Once in a while, we go to Grandma’s. The children are excited to arrive and don’t like waiting two hours to get there. Along the trip we hear things like, “When are we going to be at Grandma’s house? How many more hours? Are we almost there? What mile marker is Grandma’s exit? How much longer? What time is it?” We answer the questions the best we can, but sometimes the questions keep coming. After a while, the questions become tiresome.
Without added delays, it takes about two hours to get to Grandma’s. There’s nothing wrong with the van, the road is in good condition, progress is being made, and we’re going in the right direction. But it still takes two hours to get to her house. The Lord wants us to ask him lots of questions, but not the same ones over and over and over and over again. Once he’s given an answer, we need to be content with His timetable. He’s leading us just as fast as our spirit will go. Impatience with our progress actually gets in the way and is frustrating.
Patience is not to be confused with complacency or following bad directions. There are many things we can do to postpone the ride. Some fail to arrive because they don’t even decide to make the journey.
When going somewhere we’ve never been, we can get lost if we follow the instructions of one who’s never been there. Looking at a reliable road map can give us an idea about where we’re headed and what can be expected.
Blindness can also cause big problems. Without my glasses, I can’t even see the road signs that have been provided. If we don’t pay attention to the signs, we might head in the wrong direction.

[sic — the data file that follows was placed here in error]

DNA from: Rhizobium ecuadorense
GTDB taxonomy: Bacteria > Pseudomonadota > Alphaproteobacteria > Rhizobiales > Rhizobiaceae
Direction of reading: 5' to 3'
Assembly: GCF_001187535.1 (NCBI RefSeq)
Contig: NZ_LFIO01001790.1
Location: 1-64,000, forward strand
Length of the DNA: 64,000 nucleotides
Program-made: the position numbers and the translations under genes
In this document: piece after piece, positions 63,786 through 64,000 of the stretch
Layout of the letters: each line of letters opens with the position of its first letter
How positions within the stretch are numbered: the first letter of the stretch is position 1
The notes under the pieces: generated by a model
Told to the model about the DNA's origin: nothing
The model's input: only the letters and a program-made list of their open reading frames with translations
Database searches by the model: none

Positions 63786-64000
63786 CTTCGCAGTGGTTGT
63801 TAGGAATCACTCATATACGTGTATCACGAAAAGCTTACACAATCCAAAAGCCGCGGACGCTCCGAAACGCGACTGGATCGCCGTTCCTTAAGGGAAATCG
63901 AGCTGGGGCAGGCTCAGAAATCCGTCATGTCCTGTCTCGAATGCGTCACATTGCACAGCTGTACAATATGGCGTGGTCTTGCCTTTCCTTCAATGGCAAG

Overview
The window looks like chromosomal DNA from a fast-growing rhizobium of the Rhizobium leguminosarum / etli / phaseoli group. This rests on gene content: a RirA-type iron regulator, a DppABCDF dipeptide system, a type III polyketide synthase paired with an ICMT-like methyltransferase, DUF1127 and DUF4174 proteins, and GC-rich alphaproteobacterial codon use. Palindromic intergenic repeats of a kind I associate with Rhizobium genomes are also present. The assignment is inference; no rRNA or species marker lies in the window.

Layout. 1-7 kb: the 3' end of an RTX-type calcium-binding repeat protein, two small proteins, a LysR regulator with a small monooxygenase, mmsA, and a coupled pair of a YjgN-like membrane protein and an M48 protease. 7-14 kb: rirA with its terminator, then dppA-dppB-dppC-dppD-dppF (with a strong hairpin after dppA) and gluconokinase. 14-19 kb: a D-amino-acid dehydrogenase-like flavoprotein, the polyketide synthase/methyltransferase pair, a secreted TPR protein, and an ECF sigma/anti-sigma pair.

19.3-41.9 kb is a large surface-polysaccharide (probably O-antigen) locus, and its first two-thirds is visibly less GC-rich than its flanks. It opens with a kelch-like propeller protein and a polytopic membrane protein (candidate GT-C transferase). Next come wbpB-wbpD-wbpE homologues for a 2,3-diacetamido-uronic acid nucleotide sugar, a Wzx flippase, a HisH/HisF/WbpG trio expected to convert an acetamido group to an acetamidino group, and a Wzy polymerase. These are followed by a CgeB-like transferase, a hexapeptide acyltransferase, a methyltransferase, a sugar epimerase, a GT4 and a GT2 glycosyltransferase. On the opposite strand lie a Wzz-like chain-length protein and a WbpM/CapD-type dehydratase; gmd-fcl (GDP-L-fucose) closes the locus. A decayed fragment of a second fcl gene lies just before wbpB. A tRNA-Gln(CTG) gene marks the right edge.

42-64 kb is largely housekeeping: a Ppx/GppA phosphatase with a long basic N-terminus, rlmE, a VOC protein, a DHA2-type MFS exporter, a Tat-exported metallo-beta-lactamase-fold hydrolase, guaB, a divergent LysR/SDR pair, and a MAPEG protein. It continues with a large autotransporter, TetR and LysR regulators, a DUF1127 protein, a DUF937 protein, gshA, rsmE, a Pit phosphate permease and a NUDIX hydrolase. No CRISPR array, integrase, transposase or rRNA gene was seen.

There are other things we can do to lengthen out the trip: extra potty breaks, stopping to play at the park, going to the store, eating at a restaurant, etc. Unnecessary detours can also waste valuable time.
The Holy Ghost is like a GPS (global positioning system - a form of satellite navigation). No matter where we are, we can type in the final address. We might be minutes, hours, or days from our destination. He can see our position and will guide us. There might be long stretches of monotonous scenery, steep inclines, busy cities, winding country roads, sharp turns, and dark nights. He’s always present giving us instructions as needed.
If the radio is too loud or we’re not paying attention, we might not hear him and miss a critical exit or turn. When we miss a turn, the GPS lets us know. The quicker we realize our mistake, the sooner we can get back on track. He calculates the necessary course corrections to get us heading in the right direction again. We might even see scenery and experience roads that were not part of the original travel plans. If, in our arrogance, we turn off the GPS thinking we know where we’re going, we can get really lost.
So, turn on the GPS, type in the address, open your ears and eyes, and get ready for the ride of your life.
As I shared the analogy that was coming to mind, John smiled with tears in his eyes and said, “Ya, that’s it.”